Pierre Clerk's canvasses displayed for The Long View are based on a deep sensitivity to colour to question the shape as such. It is therefore the ability of the chromaticism to become form that intereststhe artist (cf. his admiration for Matisse and his cut papers). The colour acts a sort of matter, or better: as an ensemble of parts of a brainteaser that one has to bring together in a precise manner.
Pierre Clerk elaborates a sort of mechanics of colour, in which the tonalities are as many pieces of a strange and infinite machine, in continual readjustment. And if the work of the artist is much more purely formal than that of Leger for example, for whom he has a profound admiration, he retains from the master's research the interest for colour that is at the same time volume, form, and capable of transforming bodies into cogs of the great chromatic mechanics of a work.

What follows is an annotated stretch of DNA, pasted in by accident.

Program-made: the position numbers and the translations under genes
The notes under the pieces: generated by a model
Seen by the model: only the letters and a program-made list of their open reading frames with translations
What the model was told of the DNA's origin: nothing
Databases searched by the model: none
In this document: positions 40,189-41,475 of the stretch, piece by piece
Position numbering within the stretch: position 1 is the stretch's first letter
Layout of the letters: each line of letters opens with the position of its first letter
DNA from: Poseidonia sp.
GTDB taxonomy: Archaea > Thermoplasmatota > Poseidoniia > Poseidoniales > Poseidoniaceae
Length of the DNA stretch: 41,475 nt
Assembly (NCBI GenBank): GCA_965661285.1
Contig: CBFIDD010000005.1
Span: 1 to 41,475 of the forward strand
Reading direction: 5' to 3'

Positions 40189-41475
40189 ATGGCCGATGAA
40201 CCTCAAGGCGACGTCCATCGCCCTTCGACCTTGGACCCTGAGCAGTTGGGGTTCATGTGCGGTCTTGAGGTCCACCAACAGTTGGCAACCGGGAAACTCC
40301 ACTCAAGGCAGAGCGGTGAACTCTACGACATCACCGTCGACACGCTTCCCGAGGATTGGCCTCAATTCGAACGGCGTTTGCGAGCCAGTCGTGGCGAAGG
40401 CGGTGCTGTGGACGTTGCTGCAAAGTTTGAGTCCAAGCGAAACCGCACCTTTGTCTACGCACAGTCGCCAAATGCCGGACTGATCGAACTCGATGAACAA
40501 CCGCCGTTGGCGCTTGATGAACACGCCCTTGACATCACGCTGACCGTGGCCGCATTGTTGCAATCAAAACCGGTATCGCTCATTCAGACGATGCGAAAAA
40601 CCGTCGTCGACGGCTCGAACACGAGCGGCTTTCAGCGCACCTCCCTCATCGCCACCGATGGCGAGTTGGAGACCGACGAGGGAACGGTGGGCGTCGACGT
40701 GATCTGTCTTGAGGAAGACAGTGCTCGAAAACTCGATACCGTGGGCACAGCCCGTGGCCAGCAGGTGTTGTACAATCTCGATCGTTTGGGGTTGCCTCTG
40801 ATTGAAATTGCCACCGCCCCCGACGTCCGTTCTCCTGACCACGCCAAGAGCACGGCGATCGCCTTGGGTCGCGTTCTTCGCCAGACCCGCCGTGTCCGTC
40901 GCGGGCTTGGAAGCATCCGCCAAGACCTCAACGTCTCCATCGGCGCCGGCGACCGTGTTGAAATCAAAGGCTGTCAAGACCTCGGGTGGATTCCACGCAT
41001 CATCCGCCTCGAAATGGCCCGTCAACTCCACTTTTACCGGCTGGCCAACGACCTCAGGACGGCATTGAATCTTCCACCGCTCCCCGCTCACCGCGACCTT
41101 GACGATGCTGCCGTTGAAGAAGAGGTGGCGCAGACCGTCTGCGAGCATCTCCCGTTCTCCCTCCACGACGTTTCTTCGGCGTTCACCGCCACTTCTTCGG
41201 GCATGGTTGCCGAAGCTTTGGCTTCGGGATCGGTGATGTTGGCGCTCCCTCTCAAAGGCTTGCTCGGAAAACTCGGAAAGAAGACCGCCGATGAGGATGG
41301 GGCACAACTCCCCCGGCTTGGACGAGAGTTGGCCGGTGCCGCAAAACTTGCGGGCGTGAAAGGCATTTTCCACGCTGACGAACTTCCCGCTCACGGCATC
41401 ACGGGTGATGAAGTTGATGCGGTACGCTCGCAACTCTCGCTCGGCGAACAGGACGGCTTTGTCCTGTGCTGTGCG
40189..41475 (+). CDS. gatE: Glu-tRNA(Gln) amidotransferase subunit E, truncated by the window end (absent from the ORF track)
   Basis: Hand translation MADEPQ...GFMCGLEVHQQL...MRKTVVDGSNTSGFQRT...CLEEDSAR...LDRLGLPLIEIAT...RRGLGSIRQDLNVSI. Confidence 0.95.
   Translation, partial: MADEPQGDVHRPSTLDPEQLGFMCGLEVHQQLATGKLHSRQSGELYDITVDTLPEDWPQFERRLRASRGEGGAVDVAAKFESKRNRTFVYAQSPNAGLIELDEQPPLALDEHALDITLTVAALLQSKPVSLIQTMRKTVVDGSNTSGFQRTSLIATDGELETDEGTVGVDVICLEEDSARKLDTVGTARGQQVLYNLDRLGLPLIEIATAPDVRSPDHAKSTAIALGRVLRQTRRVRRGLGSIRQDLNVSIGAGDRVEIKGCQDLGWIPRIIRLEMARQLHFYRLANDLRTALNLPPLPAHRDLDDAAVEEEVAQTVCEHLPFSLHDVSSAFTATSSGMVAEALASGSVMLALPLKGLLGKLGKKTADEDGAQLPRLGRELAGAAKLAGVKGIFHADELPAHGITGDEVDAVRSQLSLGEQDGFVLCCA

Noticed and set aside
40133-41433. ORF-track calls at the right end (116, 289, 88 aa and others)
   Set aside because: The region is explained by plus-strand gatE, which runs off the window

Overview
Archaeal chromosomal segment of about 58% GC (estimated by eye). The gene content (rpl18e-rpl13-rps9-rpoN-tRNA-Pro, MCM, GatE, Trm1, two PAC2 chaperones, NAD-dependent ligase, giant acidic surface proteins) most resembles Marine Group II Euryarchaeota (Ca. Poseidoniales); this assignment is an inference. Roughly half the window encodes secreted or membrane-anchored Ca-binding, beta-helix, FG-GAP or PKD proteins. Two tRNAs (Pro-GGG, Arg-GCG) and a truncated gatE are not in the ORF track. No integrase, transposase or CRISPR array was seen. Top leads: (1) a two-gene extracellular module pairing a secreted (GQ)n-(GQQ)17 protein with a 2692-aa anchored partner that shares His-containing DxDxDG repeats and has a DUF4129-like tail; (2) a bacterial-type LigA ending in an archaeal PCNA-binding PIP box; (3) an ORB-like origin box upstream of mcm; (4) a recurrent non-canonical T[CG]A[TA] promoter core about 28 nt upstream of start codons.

The painter looks to multiply and diffract plans. If Clerk is touched by Newman or Rothko's painting, it is not for the expressivity of their gesture, but for their ability to play on depth by working on colour.
Pierre Clerk, born in 1928 lives and works in France and the USA.
His works belong to collections such as the Museum of Modern Art - Moma, Whitney Museum of American Art, Solomon R. Guggenheim, New York National Gallery of Art, John D. Rockefeller III, New York.